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This article provides an overview of the primary options available for CICS problem determination and diagnosis. The various techniques described can apply to both application and systems programming problems as well as to investigation of problems in CICS itself.

CICS Trace

The trace (TR) domain handles general CICS tracing. It traces the flow of execution through CICS code and your applications. CICS can help identify the EXEC  CICS Application Program Interface (API) commands and resources your applications use. It’s an essential debugging aid.

CICS supports tracing to an internal trace table, held above the 16MB line in the CICS address space, and an auxiliary trace destination. Auxiliary trace is written to a CICS-owned BSAM data set or data sets. Both destinations can fill up as CICS writes trace entries. When this occurs, trace data can wrap and overwrite older trace data. CICS also supports tracing to GTF.

CICS trace points generate CICS trace entries. These are embedded at specific points in CICS code; from these points, trace entries can be written to any currently selected trace destination. Most trace points are used to trace mainline execution of CICS code. Typically, mainline trace points have an associated trace level. Trace levels can vary in value from one to 32, but nearly all mainline trace points have a trace level of one or two.

qLevel-1 trace points are designed to give you enough diagnostic information to fix user errors. They’re located on entry to, and exit from, every CICS domain and major internal domain functions. The information traced includes parameters passed on the call and any output.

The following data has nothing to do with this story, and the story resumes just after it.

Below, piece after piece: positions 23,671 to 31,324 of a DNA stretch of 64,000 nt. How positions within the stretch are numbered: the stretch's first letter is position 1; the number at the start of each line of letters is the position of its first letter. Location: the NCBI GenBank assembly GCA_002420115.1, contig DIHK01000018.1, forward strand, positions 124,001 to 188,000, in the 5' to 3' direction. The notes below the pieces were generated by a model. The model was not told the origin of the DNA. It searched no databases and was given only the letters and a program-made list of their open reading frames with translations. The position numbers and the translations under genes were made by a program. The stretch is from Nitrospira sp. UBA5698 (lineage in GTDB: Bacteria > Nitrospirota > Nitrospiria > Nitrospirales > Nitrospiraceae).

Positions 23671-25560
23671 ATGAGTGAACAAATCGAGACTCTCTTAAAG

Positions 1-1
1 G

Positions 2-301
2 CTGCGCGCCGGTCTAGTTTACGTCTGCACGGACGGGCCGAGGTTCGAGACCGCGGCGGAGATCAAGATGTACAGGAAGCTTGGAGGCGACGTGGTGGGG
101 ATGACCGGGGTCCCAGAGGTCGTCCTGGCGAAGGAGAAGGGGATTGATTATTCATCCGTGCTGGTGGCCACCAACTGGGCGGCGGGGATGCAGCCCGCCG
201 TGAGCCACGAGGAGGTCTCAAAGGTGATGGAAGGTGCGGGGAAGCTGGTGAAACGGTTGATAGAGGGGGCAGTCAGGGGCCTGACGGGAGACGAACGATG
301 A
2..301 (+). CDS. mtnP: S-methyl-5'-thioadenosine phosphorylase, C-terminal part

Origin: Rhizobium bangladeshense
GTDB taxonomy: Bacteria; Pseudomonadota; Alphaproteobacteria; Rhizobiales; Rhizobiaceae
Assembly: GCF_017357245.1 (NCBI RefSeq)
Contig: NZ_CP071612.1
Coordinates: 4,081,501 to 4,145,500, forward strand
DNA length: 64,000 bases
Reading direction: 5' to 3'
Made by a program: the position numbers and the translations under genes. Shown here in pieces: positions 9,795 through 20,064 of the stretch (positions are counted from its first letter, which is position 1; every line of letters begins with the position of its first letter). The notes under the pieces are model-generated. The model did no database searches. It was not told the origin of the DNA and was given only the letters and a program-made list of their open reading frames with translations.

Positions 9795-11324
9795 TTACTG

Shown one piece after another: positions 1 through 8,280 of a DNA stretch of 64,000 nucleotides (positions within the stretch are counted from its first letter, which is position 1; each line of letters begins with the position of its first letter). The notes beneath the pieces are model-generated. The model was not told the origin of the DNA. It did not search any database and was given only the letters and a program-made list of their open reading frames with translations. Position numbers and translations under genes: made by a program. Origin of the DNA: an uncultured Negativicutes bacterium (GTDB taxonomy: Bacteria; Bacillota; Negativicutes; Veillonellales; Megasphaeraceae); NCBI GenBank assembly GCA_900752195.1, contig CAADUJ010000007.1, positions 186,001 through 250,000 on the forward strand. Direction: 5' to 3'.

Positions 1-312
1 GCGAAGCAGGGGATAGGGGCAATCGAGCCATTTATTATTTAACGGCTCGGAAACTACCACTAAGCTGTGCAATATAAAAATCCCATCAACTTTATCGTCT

Level-2 trace points are situated between level-1 trace points; they provide information that’s likely to be more useful for fixing errors in CICS code itself. You probably won’t want to use level-2 trace points yourself, unless you’re requested to do so by IBM support staff as part of problem investigation.

CICS always performs exception tracing when it detects an exception condition. The exception trace points don’t have an associated ”level” attribute, and trace calls are made from them only when exception conditions occur. You can’t prevent CICS exception tracing even if you have all other CICS tracing turned off. Exception tracing is always written to the CICS internal trace table and, if enabled, to CICS auxiliary trace data set(s). The aim is for First Failure Data Capture (FFDC) and to record data that might be relevant to the exception as soon as possible after it has been detected. Preventing exception trace entries from being disabled ensures the FFDC trace data is always available for analysis.

CICS tracing can be controlled via SIT parameters or interactively with the CICS supplied transaction, CETR. Both methods let you specify the amount of tracing to be recorded, the trace level(s), and trace destination(s). CICS internal tracing can be formatted in a CICS transaction or system dump. CICS auxiliary tracing can be formatted by the auxiliary trace formatting batch program supplied with CICS. For CICS Transaction Server 3.1, this is DFHTU640. The suffix of the name corresponds to the release number of the CICS being used. CICS GTF tracing is an invocation of z/OS GTF trace, and the trace entries are directed to a destination defined to z/OS. This can be either a trace table in main storage or a single external GTF trace data set.

Figure 1 shows an example of the main control panel that’s displayed when the CETR transaction runs.

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